How to lean on Minnesota’s meal ticket
Sylvia Fowles has done it all. She’s a six-time WNBA all-star and three-time champion. With Team USA, she’s won three gold medals and one FIBA World Championship gold as well. Fowles has also averaged a double-double in seven seasons during her career and is the WNBA’s all-time leader in field goal percentage. There have been few to ever do it better than Fowles.
Unfortunately, this level of productivity and success causes their opponents to focus a lot of attention on a player. In her 12th WNBA season, Fowles is averaging 13.8 points and 9.1 rebounds per game on 59.1 percent shooting at age 33. She’s managed this while playing through double and triple teams, as well as physicality.
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With her team in the midst of a playoff race, Fowles needs to be at her best. While Fowles has played well, it’s hard not to notice her shot attempts dipping since the all-star break. Fowles is averaging 10 shots per game after Sunday’s loss in Seattle.
However, that number has fallen to seven shots per game in the since games since returning from Vegas. She actually entered Sunday’s game shooting just 6.6 shots per game after the break. There has been just one game in which Fowles has shot at or better her season average.
This is a problem for the Lynx because she is still one of their best and most important players. Fowles has gone against some challenging opposing frontcourts and reacts quickly to that pressure, be it by a kick out to an open teammate or rising up for a quick shot.
Fowles’ rebounding has also been down to 7.5 per game in this stretch but her assists per game are up to two per game. While Cheryl Reeve is happy that her center is getting others involved, she knows that Fowles often gets high-value shots at the basket but also understands the challenges Fowles faces each night.
“That’s great you’re sharing the ball, but you’re 60 percent. That’s not 60 percent out there,” said Reeve before Friday’s game. “Trying to find that balance because it is difficult being double-teamed and feeling uncomfortable.”
“I will say, she wasn’t very good in either New York or Washington in terms of demanding and that’s okay. People are gonna have tough stretches. I think that ways maybe Syl not feeling the best. Hopefully, this is a game she starts to work out of that too.”
Where have all the free throws gone?
One of the biggest unintended consequences of Fowles not shooting as often is that she is shooting fewer free throws on a nightly basis. Fowles has been a good-but-not-great foul shooter throughout her career, but she’ll hit 3-of-4. That’s good enough for a player who has averaged 4.8 free throws per game.
What we’ve seen this year are Fowles’ free throw attempts and free throw rate also plummet. Fowles has shot just 2.8 free throws per game and her free throw rate has fallen from 44.1 percent to 27.9 percent. The only other season Fowles has put up free throw numbers like these is her rookie season.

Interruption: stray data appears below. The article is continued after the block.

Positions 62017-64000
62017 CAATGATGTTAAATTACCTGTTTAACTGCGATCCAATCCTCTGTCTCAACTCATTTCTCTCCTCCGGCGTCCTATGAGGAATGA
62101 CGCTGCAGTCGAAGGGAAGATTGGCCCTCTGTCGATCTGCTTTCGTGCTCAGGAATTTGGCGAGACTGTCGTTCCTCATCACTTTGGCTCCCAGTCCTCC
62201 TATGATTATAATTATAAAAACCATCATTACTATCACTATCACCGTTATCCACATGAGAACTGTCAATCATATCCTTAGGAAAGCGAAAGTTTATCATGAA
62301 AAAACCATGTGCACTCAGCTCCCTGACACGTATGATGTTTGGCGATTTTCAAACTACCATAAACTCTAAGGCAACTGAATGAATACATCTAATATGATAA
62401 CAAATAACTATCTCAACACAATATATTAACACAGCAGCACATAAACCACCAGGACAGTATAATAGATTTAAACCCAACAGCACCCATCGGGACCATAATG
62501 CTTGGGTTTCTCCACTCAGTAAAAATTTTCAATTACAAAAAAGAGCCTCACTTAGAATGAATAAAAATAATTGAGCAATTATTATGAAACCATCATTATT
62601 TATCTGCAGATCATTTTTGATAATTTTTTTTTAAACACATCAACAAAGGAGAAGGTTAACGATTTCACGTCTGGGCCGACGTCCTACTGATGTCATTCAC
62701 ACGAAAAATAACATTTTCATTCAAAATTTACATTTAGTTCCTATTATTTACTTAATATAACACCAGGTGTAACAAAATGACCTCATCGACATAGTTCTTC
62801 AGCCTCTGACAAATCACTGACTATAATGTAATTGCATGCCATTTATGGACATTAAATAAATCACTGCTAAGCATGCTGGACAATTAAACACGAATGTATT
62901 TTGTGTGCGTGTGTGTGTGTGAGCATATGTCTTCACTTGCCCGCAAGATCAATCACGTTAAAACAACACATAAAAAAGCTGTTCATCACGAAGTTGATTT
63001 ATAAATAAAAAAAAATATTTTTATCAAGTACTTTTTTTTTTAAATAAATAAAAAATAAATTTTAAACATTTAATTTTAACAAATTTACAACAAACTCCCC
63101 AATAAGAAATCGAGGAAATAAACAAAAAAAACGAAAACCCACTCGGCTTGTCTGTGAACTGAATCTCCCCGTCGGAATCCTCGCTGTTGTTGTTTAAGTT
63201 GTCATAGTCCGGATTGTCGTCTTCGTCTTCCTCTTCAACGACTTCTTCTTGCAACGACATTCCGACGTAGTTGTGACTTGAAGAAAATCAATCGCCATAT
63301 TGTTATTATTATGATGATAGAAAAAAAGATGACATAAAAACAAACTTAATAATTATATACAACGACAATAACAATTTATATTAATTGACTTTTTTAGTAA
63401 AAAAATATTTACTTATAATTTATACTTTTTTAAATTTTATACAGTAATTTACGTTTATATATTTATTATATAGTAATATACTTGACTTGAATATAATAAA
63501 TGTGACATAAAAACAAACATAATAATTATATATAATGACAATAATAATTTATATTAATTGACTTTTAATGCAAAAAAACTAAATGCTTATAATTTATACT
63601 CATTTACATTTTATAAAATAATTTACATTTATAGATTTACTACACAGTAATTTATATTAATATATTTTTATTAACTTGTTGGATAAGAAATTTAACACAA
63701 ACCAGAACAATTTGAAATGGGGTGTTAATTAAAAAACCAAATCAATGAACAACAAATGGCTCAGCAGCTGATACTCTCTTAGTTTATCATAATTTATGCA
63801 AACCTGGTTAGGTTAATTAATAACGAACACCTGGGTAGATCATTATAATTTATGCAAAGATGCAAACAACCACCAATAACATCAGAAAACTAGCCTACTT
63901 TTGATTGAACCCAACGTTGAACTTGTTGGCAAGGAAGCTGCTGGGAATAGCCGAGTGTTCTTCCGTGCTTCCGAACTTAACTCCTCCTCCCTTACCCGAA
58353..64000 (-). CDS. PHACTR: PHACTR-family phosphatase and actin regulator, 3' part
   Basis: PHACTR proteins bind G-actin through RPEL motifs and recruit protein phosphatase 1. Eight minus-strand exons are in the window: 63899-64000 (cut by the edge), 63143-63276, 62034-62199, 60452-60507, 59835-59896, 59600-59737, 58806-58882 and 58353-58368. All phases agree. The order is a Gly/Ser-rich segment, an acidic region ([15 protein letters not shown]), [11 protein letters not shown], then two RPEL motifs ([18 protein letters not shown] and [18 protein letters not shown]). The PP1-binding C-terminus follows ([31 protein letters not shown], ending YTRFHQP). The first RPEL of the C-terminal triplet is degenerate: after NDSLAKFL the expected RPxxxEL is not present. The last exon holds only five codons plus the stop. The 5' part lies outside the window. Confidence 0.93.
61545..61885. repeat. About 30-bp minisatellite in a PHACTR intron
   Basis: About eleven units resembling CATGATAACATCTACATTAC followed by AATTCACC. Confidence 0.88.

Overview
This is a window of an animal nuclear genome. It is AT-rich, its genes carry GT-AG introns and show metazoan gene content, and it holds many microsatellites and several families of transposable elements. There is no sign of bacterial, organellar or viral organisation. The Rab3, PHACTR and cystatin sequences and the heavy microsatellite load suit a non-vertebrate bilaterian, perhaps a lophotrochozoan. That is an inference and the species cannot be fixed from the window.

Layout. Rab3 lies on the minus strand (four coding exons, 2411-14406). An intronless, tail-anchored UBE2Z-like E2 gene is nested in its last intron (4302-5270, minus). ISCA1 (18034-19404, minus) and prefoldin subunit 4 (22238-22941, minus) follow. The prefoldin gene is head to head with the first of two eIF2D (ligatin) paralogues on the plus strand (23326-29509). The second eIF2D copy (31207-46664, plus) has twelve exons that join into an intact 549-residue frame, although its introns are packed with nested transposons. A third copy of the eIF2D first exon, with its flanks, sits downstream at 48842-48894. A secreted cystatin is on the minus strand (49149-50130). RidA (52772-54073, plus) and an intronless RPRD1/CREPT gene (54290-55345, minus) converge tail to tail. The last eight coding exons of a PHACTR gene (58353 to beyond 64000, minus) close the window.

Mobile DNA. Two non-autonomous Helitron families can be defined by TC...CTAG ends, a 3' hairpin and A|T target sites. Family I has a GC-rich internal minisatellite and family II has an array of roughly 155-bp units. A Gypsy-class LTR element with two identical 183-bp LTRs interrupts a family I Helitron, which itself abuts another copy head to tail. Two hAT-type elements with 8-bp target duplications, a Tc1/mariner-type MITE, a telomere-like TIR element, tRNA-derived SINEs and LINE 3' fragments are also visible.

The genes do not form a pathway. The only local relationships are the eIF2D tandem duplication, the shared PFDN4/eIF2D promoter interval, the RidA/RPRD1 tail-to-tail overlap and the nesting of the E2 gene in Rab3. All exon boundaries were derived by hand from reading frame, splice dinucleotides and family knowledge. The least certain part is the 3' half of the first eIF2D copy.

The question then becomes is she getting fewer calls or is she not getting to the line as much? It’s likely a mix of both because the drop in free throw production is too great to be that she isn’t getting enough friendly whistles.
Good things happen when Fowles shoots, even when she is heavily guarded. Either Fowles is going to get a high-percentage shot or draw the foul. Since the all-star break, Fowles is averaging just 3.2 free throws per game but hitting 84.2 percent of them. Taking a beating in the post probably isn’t a lot of fun but Fowles has done a great job making defenses pay for their physical play.
A new reality
It has been strange seeing Fowles go through this stretch of shooting just five or six times per game when we’ve been accustomed to seeing her be such a focal point throughout her career. Fowles hasn’t necessarily played poorly over the last half-dozen games, but it is jarring to see.
Another way to look at it is that Fowles has even more help than a season ago.
Fowles had two other all-stars in Odyssey Sims and Napheesa Collier this season. No, there’s no Maya Moore but Sims has shown to be a potent scoring option and Collier has shown early in her career that she can be a Swiss army knife on the floor.
There are a lot of reasons for Fowles to face a double-team and not feel like she has to do everything.
As Reeve said, there is a balance to be struck here. Fowles trusting her teammates is a great thing, but Fowles getting a shot at the rim or a pair of free throws is also a good team. Considering the low volume of 3-pointers the Lynx take, this is probably the most valuable shot that they create on a frequent basis.
For the Lynx to be at their best, they need Fowles to assert herself more than she has in the last six games but also continue to find ways to keep her teammates involved. Defenses give Fowles a lot of respect after her long and successful career, but the team needs her to keep shooting and getting to the line. The double teams aren’t going away and Fowles and the Lynx need to continue to make defenses react to them.
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